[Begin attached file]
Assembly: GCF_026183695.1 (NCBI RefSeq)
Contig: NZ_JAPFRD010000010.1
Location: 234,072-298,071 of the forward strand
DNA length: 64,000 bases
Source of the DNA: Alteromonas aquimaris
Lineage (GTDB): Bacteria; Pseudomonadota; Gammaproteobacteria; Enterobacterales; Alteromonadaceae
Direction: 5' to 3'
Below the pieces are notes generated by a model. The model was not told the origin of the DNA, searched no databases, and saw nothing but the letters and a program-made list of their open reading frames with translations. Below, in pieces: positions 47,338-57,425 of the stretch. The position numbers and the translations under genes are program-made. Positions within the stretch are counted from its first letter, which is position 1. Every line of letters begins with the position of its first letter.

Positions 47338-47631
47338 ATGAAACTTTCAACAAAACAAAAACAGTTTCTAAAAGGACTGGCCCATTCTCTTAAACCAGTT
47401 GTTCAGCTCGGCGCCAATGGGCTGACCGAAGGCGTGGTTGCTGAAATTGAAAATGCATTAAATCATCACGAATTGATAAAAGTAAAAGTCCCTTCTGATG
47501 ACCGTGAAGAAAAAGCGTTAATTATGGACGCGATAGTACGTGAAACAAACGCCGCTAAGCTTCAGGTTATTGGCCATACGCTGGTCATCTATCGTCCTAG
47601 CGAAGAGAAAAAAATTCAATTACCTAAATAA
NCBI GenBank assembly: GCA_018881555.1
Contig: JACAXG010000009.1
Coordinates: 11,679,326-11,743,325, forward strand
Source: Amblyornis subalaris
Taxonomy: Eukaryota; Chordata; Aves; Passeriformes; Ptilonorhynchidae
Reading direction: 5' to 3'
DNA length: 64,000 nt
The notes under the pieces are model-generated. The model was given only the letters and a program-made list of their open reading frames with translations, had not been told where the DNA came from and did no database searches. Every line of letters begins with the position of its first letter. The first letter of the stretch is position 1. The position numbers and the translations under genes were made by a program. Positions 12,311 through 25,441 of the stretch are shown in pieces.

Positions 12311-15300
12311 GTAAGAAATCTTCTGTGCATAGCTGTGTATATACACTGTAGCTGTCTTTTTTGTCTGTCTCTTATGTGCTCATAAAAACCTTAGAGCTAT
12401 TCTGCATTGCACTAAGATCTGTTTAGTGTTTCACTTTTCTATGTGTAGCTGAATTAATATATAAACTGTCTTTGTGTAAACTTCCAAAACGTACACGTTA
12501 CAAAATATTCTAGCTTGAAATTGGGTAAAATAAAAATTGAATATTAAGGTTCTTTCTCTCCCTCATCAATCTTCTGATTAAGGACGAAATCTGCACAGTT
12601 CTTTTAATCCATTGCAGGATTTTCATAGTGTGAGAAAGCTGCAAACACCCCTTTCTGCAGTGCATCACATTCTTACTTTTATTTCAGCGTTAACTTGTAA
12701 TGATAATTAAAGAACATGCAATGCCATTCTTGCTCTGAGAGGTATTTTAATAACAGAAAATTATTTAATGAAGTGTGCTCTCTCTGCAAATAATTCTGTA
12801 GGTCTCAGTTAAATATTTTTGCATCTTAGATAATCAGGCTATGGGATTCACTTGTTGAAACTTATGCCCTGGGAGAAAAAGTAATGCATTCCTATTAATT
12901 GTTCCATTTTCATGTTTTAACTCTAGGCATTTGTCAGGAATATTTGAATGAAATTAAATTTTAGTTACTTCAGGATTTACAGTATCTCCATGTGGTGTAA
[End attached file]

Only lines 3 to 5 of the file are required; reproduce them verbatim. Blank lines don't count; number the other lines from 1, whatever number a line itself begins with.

Location: 234,072-298,071 of the forward strand
DNA length: 64,000 bases
Source of the DNA: Alteromonas aquimaris